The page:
• Ankle rolls – Remove your shoes and slowly rotate your foot from your ankle 15 or so times. Then, reverse the direction. Do both feet at once or concentrate on one at a time—it’s up to you!
  • Stretch the bottom of your foot – Standing up, step your right foot behind your left. Put your weight into your right toes, raising your heel off the ground into a “Barbie foot.” Hold for 20-30 seconds. Then, repeat on the other side.
  • Don’t forget your calves – The fascia on your feet extends up your calves, attaching at the knee. Therefore, stretching your calves can improve your overall foot health. Stretch your calves at the wall (by placing your toes on the wall and your heel on the floor).
  • Use props – Massage the bottom of your foot with a lacrosse ball or specialized foot massage tool. You can perform your self-massage standing or sitting. 

Taking just a few minutes per day to stretch your feet can have a noticeable effect.

Of course, a more in-depth session at the yoga studio can also help. Likewise, the occasional professional foot massage goes a long way toward happier hooves.

#3 Try Accessories

Sometimes, upgrading to a new pair of shoes isn’t in your budget. If that’s the case, try hacking your current shoes. Try out:

  • Compression socks – Densely woven compression socks squeeze the skin, muscles, and vascular tissue, helping to promote circulation. This can combat varicose veins and other vascular problems.
  • Inserts – The best shoes for nurses won’t require inserts. But if you’re not ready for a new pair just yet, invest in inserts that provide extra support where you most need it (heel, arch, toes, or whole-foot).

#4 Don’t Forget Your Toenails

The last thing you need is an ingrown toenail.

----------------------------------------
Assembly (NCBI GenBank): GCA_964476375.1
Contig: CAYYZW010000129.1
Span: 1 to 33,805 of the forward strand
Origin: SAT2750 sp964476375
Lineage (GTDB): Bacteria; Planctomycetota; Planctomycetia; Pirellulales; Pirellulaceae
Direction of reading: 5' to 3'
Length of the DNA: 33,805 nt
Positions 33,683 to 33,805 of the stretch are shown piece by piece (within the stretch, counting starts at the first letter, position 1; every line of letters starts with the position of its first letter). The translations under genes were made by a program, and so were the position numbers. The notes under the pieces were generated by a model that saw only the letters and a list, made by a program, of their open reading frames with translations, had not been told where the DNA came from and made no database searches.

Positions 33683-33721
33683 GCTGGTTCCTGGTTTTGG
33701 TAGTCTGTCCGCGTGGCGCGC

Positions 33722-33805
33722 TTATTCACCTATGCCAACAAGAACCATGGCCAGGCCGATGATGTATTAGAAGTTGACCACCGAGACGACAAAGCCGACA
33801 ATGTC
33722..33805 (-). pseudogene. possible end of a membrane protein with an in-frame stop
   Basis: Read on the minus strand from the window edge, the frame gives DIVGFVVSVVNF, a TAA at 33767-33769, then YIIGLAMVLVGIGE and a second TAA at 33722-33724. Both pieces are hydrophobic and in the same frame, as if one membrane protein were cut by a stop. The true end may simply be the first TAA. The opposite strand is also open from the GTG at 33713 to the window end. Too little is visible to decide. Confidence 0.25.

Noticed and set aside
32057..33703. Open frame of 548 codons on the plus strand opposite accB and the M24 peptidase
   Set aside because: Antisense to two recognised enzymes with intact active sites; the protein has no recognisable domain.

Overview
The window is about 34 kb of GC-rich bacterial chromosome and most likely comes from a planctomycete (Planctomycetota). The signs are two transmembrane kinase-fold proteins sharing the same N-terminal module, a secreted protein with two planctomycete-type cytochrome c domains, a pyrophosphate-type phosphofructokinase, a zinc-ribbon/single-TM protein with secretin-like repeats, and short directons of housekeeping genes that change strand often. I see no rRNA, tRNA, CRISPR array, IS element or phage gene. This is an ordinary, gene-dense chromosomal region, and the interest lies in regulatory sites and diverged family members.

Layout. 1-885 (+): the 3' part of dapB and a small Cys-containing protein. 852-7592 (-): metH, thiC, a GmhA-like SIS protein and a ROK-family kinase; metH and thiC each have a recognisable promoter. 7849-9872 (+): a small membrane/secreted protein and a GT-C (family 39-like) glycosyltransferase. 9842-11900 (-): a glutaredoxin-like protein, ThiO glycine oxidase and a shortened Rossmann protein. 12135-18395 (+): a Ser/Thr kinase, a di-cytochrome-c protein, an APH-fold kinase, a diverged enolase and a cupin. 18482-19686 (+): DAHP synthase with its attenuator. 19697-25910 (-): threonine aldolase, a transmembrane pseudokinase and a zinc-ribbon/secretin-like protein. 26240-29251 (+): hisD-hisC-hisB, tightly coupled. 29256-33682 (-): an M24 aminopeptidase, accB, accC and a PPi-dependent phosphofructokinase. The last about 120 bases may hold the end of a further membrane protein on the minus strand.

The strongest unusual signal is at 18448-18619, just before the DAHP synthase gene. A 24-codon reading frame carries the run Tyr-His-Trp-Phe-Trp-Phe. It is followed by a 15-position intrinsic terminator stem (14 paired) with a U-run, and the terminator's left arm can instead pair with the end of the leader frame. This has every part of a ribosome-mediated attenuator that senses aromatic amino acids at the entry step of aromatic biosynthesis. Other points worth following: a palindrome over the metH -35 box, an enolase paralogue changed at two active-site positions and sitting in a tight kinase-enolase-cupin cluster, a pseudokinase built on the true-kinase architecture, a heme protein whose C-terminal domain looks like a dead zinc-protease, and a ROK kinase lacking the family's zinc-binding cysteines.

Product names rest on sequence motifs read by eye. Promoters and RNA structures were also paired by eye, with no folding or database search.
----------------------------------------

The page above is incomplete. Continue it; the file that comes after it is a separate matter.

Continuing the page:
Be sure to trim your toenails regularly. If it’s in your budget, treat yourself to the occasional pedicure. The pumice stone and foot massage can make a difference in your foot health and help you relax.

#5 When All Else Fails, Seek Expert Help

As a nurse, you’ve seen dozens of patients who held out for years on getting professional help. While their problem may not have reached a crisis, it likely eroded their quality of life. And without action, some problems get worse over time.

If you’re concerned about your foot health, see a podiatrist. In addition, shop for footwear recommended by the American Podiatric Medical Association.

Vionic Shoes For Nurses

A good nursing shoe can be hard to find.

When we discovered Vionic, we knew right away their technology-backed shoes were the perfect item for nurse giveaways.

  • Vionic was founded in 1979 by podiatrist Phillip Vasyli. Realizing it was costly and time-intensive to reverse most common foot issues, he began designing a line of non-prescription orthotic shoes.
  • Vionic shoes are designed to provide support in key three zones—the toe, the arch, and the heel—helping stabilize the overall foot.
  • Many shoes carry The American Podiatric Medical Association stamp of acceptance.

When you think of an “orthotic shoe,” it’s easy to imagine something less than fashion-forward. But Vionic’s Wear to Work line features a wide array of nursing-friendly shoes in styles that range from trendy to downright elegant.

With sandals, boots, and beyond, Vionic has the perfect shoes for nurses on the job or on the go. Treat your feet to support wherever you’re headed.

Take Your Career on the Road With Host Healthcare

Where do your nursing shoes take you?

With nursing skills in demand around the nation, your credentials can open the door to a life filled with travel and adventure.

At Host Healthcare, we’re one of the leading travel healthcare companies. We help match nurses with high-paying, rewarding opportunities in the places they’d most like to visit, live, and work. Apply with us to become a travel nurse and get matched with the jobs that best meet your skills and lifestyle.

With your Vionic shoes, you’ll be able to travel and work in comfort—wherever the journey takes you.


Harvard Health. Exercises for healthy feet.

AmeriTech College of Health Care. Nurse’s foot health.

Cleveland Clinic. Nursing self-care.